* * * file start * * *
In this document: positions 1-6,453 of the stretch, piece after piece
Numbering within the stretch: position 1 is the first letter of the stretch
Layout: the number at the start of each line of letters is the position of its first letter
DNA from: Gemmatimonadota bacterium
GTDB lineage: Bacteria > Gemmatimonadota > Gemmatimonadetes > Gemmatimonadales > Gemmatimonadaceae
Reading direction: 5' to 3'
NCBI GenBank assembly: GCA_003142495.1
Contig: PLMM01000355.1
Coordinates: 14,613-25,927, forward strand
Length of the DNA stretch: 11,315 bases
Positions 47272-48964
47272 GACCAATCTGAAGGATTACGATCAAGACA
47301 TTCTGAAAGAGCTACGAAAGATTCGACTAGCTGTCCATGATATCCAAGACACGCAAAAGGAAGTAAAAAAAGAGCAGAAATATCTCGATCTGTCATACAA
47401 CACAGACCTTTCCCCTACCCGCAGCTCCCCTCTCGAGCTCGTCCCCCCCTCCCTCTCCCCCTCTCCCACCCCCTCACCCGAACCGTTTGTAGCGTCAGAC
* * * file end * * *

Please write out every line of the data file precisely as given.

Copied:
In this document: positions 1-6,453 of the stretch, piece after piece
Numbering within the stretch: position 1 is the first letter of the stretch
Layout: the number at the start of each line of letters is the position of its first letter
DNA from: Gemmatimonadota bacterium
GTDB lineage: Bacteria > Gemmatimonadota > Gemmatimonadetes > Gemmatimonadales > Gemmatimonadaceae
Reading direction: 5' to 3'
NCBI GenBank assembly: GCA_003142495.1
Contig: PLMM01000355.1
Coordinates: 14,613-25,927, forward strand
Length of the DNA stretch: 11,315 bases
Positions 47272-48964
47272 GACCAATCTGAAGGATTACGATCAAGACA
47301 TTCTGAAAGAGCTACGAAAGATTCGACTAGCTGTCCATGATATCCAAGACACGCAAAAGGAAGTAAAAAAAGAGCAGAAATATCTCGATCTGTCATACAA
47401 CACAGACCTTTCCCCTACCCGCAGCTCCCCTCTCGAGCTCGTCCCCCCCTCCCTCTCCCCCTCTCCCACCCCCTCACCCGAACCGTTTGTAGCGTCAGAC